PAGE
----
We’ve all seen the video by now: Mariah Carey suffered a rather unfortunate New Year’s Eve performance, made all the worse by the fact that she was booked as the star attraction of Dick Clark’s New Year’s Rockin’ Eve show as a part of the annual ball drop event. Broadcast live from New York City's Times Square, over 35 million viewers tuned in to see 2016’s final f**k you to the entertainment industry: Carey was having some major technical issues, and no amount of flesh-covered leotard was going to hide it.
While some speculated that perhaps the singer had not completed a proper sound check or rehearsal prior to taking the stage, others questioned why someone who is said to boast a five-octave vocal range should mime at all, most seemed to agree that Carey’s in-ears were not working, leaving her unable to hear the backing track.
Either way, she was not happy.
After the event the singer’s manager, Stella Bulochnikov, had a few choice four letter words for the show’s producers, claiming that they repeatedly ignored the songstress’ concerns about technical issues prior to taking the stage, suggesting the performance was intentionally sabotaged in order to gain higher ratings.
“I will never know the truth, but I do know that we told them three times that her mic pack was not working. It was a disastrous production,” Bulochnikov told Us Weekly magazine. “They did not have their act together.”
In an interview with Entertainment Weekly, Bulochnikov went into more detail:
“Not only did she not ditch rehearsal, we got to Times Square at 2:30. We had the stage from 3.20 to 3.50. The most important thing to her was the sound.”
Bulochnikov claims that Carey and her team told the producer numerous times leading up to midnight that she was struggling to hear, only to be told that that the in-ears she would be using on stage would be different.
“We told both stage managers – remember this is not our production team, we’re out-sourcing our team, which we never do — we told them the mic pack was not working,” Bulochnikov continued. “They brought her a new one, and that one didn’t work either; the mic pack was dead. They changed the battery pack. She said she still couldn’t hear. Then things start to get chaotic.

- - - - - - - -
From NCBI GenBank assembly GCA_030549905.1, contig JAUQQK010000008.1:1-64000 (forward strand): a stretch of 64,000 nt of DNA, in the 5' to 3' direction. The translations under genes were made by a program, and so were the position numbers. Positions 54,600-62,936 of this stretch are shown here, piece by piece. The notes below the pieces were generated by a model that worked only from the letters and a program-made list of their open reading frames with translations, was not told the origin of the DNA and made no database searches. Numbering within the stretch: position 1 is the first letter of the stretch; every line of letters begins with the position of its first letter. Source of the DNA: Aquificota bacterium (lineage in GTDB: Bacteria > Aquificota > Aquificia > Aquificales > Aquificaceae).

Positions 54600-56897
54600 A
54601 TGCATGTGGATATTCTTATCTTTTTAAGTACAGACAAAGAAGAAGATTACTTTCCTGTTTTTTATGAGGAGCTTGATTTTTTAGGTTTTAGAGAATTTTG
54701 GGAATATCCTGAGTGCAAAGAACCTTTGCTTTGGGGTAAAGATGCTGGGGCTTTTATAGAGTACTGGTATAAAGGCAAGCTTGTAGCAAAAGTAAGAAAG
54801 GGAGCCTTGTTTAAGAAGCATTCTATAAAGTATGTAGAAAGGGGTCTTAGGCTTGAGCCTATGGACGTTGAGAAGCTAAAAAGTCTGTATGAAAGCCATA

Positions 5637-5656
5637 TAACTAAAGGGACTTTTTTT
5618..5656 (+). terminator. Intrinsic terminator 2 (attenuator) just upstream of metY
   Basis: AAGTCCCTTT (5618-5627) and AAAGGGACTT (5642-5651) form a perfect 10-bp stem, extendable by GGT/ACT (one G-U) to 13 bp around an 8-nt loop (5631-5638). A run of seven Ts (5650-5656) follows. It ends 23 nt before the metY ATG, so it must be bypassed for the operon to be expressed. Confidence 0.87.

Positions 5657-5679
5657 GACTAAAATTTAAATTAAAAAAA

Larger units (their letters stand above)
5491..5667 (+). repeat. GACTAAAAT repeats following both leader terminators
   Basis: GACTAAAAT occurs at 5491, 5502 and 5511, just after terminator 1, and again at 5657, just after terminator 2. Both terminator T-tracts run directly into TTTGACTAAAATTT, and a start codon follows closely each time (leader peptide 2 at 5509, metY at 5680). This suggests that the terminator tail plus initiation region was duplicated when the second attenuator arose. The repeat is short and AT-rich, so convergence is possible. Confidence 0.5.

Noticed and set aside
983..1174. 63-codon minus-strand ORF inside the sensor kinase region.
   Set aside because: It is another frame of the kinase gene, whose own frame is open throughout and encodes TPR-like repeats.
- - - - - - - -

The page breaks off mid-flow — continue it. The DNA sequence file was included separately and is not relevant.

“So, right when it goes live, she can’t hear anything. There’s noise from Times Square and the music is reverberating from the buildings — all she hears is chaos. She can’t hear her music. It’s a madhouse. At the point, there’s no way to recover.”
Carey since used Twitter to upload a 90-second recording, where she said:
"It's a shame that we were put into the hands of a production team with technical issues who chose to capitalise on circumstances beyond our control. It's not practical for a singer to sing live and be able to hear themselves properly in the middle of Times Square with all the noise, the freezing cold, the smoke from the smoke machines, and thousands of people celebrating – especially when their ear monitors were not working at all. They foiled me, thus it turned into an opportunity to humiliate me.”
Dick Clark Productions, which produced the show, was quick to issue its own statement:
"To suggest that DCP would ever intentionally compromise the success of any artist is defamatory, outrageous and frankly absurd. In very rare instances there are of course technical errors that can occur with live television, however, an initial investigation has indicated that DCP had no involvement in the challenges associated with Ms. Carey's New Year's Eve performance."